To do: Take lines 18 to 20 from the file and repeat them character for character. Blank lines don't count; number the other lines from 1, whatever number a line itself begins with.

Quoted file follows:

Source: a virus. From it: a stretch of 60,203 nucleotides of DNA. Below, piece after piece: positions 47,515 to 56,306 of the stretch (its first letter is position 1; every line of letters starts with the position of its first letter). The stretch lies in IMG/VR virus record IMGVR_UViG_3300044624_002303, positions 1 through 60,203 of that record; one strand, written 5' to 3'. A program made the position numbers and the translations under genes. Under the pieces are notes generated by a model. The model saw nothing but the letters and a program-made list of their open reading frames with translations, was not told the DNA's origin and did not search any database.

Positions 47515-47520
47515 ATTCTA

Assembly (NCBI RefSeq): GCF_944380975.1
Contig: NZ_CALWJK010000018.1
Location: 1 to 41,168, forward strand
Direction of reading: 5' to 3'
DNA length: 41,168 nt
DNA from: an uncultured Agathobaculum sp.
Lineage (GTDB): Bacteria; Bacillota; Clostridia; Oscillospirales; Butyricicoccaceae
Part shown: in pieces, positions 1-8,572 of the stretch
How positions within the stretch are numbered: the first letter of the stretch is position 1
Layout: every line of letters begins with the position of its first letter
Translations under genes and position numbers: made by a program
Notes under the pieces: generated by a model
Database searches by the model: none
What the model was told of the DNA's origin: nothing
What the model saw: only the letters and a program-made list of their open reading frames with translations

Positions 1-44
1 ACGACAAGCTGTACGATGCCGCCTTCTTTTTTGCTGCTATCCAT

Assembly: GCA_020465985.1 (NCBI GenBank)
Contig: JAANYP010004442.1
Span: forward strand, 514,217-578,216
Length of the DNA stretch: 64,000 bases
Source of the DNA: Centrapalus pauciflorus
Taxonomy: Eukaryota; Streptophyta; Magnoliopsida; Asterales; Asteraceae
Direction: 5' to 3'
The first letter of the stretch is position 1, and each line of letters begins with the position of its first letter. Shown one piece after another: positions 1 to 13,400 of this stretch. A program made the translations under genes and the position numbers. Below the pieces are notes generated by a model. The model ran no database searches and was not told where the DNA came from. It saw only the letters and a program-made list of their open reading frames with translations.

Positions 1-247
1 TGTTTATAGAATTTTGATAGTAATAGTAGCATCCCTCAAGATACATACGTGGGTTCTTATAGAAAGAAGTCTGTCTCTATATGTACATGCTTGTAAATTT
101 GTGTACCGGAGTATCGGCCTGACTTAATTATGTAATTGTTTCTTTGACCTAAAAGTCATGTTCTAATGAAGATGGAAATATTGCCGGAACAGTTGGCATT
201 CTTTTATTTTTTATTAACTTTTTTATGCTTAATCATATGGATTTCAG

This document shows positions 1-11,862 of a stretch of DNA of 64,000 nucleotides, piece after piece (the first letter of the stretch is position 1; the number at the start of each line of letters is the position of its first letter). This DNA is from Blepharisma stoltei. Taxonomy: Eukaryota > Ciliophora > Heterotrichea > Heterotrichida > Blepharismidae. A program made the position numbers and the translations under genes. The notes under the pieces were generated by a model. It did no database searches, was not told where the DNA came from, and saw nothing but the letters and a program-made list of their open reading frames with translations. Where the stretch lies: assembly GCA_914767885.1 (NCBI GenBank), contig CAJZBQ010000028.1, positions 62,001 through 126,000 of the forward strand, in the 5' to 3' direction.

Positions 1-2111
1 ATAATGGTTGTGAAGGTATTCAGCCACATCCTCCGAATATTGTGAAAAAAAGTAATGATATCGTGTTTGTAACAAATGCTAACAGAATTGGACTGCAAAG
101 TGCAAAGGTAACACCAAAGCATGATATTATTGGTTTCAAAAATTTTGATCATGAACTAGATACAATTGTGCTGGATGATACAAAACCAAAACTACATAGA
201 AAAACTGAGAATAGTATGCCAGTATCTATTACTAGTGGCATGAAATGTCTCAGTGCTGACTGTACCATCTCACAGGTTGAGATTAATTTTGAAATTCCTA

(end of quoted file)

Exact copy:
What the model saw: only the letters and a program-made list of their open reading frames with translations

Positions 1-44
1 ACGACAAGCTGTACGATGCCGCCTTCTTTTTTGCTGCTATCCAT